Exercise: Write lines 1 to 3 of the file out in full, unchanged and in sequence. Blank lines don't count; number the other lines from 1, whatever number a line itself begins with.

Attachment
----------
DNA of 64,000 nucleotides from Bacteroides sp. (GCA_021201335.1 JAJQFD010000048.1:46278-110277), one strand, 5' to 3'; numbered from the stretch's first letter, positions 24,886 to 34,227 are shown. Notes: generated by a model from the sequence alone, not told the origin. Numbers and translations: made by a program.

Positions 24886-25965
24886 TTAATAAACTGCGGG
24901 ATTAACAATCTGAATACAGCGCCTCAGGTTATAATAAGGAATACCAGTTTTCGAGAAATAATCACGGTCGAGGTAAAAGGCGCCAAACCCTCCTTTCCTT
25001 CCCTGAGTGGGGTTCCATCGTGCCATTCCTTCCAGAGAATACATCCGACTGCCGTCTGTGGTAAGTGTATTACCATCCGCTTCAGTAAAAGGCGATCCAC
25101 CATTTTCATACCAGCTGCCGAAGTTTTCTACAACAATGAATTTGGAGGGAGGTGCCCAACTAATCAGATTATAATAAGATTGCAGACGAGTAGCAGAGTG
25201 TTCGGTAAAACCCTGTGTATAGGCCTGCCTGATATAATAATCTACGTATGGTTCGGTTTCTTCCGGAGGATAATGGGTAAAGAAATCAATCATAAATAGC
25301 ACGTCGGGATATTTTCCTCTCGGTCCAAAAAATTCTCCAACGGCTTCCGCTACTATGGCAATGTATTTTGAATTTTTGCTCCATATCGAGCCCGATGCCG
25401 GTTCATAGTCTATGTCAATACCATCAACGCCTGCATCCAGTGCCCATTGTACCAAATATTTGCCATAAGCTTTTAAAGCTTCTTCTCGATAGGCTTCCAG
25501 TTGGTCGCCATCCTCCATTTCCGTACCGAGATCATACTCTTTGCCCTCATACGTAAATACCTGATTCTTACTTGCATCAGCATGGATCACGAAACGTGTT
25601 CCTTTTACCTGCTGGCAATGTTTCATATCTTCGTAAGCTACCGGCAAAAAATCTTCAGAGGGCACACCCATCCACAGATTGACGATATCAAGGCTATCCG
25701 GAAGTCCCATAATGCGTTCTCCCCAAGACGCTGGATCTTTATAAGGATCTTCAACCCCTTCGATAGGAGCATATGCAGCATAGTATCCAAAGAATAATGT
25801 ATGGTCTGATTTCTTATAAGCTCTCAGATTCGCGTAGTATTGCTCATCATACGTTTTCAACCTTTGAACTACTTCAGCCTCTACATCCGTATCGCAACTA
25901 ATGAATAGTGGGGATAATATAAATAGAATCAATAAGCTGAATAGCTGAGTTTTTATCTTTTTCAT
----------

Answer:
DNA of 64,000 nucleotides from Bacteroides sp. (GCA_021201335.1 JAJQFD010000048.1:46278-110277), one strand, 5' to 3'; numbered from the stretch's first letter, positions 24,886 to 34,227 are shown. Notes: generated by a model from the sequence alone, not told the origin. Numbers and translations: made by a program.

Positions 24886-25965
24886 TTAATAAACTGCGGG